91kms · 82 mins by car
665 population (2016 Census)
If you are heading west, go the wild route and forget the traffic lights, shops and tedium of suburbia. There are two roads over the mountains leading to the western plains of New South Wales. Travel through a diversity of mountain scenery with great walls of sandstone and endless canyons, combined with charming orchards and fruit and veg stalls offering all local varieties of stone fruit in season and autumn apples. Visit local artisans in metalwork, ceramics, art, opals, wonderful dried flowers (combined with Russian antiques!) and woodwork, combined with numerous charming coffee stops all featuring homemade apple pies, jams, local honey and the proudly made Bilpin Apple Juice and Apple Cider Vinegar.
Bilpin offers stacks of quality accommodation - from self-cater cabins through to completely serviced in-the-home bed and breakfast. There are several wedding venues in the area. The region features a bus to transport guests to and from their function to their beds. Visit the cold climate Mt Tomah Botanic Garden and enjoy lunch on the deck or nearby Mt Wilson and Mt Irvine for world renowned private, open gardens. See the real Australia with people working their orchards and walking their wilderness.
Experience Bilpin and enjoy a mountain climate along with spectacular scenery and quality, honest produce.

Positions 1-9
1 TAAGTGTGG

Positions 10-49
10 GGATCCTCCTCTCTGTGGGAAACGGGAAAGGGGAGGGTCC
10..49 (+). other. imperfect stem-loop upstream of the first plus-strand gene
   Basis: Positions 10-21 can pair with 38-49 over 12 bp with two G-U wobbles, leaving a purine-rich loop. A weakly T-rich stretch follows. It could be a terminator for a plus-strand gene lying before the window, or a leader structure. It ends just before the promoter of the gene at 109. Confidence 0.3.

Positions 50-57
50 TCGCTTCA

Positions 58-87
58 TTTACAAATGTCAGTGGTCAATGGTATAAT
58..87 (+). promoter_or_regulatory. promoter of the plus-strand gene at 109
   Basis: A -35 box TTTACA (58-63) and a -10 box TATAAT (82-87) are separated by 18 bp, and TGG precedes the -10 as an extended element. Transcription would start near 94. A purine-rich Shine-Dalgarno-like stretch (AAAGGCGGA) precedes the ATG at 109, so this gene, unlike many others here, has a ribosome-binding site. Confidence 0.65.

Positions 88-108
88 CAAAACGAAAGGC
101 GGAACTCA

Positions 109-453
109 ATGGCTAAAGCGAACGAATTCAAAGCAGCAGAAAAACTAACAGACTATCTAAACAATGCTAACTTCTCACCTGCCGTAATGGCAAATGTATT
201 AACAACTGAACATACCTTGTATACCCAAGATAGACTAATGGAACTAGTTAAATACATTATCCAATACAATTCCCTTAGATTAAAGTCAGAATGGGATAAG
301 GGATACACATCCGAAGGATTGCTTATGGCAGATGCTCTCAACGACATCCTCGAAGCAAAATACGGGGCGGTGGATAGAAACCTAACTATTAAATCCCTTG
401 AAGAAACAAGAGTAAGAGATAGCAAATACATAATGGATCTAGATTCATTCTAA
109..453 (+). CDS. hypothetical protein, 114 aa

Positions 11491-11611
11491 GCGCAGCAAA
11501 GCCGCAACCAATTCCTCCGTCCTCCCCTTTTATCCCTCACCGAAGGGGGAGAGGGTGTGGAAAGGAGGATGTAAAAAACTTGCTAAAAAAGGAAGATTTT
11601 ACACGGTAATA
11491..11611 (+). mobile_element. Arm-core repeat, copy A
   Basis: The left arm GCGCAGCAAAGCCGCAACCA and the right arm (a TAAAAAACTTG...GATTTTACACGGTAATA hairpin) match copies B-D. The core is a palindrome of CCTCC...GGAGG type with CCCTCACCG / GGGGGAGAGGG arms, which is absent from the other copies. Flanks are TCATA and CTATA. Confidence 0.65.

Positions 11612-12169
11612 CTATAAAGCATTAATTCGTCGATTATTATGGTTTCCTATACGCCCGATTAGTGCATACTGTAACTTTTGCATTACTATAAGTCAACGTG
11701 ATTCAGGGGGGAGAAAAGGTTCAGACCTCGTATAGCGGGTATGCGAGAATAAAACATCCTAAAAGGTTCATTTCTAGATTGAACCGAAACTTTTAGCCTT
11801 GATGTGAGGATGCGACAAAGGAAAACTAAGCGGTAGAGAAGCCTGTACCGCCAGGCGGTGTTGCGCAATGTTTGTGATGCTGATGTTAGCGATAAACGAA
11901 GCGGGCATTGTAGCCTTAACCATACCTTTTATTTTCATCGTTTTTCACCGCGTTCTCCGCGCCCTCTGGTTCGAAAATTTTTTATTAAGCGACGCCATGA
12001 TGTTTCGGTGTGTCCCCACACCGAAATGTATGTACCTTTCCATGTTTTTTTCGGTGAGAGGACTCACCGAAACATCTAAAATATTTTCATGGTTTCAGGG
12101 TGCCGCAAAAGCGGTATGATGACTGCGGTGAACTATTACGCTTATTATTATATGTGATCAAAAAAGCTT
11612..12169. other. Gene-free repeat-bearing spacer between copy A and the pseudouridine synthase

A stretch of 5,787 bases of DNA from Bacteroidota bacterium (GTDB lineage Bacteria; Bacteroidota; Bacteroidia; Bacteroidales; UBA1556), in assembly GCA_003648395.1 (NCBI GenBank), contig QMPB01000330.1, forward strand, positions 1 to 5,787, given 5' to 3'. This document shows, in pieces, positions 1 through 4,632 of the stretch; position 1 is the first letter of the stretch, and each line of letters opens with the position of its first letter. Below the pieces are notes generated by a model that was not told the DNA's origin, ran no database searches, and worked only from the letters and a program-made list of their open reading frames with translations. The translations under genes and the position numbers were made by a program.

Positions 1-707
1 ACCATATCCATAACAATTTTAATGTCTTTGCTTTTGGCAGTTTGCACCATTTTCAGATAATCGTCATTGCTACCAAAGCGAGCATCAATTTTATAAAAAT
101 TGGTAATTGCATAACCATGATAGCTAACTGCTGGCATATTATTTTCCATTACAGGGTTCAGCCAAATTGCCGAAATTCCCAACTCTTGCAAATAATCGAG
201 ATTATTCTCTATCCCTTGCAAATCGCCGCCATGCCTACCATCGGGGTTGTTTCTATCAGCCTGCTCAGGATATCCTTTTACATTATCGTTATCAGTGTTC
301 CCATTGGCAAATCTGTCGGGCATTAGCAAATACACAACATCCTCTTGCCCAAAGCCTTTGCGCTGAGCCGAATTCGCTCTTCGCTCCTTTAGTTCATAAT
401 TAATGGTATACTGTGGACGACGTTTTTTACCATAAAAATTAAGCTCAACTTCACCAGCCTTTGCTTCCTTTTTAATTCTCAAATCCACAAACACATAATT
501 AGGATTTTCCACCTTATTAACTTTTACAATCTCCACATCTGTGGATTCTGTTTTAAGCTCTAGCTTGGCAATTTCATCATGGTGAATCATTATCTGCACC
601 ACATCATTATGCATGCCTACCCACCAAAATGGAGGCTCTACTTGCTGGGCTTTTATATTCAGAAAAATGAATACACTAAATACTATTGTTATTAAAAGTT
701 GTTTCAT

The first journey along what is now Bells Line of Road was first undertaken by Archibald Bell in 1823, (sensibly he used the knowledge of the local Aborigines who had been crossing the mountains for tens of thousands of years).
Although the Mountains had been crossed at Katoomba a decade earlier, there was still no satisfactory route through the mountains from Richmond at this time.
In his diary Archibald Bell recalls that, upon his return to Sydney, he reported the richness of the soil in the Bilpin area which inevitably led to the arrival of settlers eager to grow fruit trees in the area.
In 1851 gold was found near Bathurst and Bells Line of Road became a "human foot-plodders' road towards chancy fortune". In 1831 the population along Bells Line of Road numbered twelve or thirteen families - a far cry from today.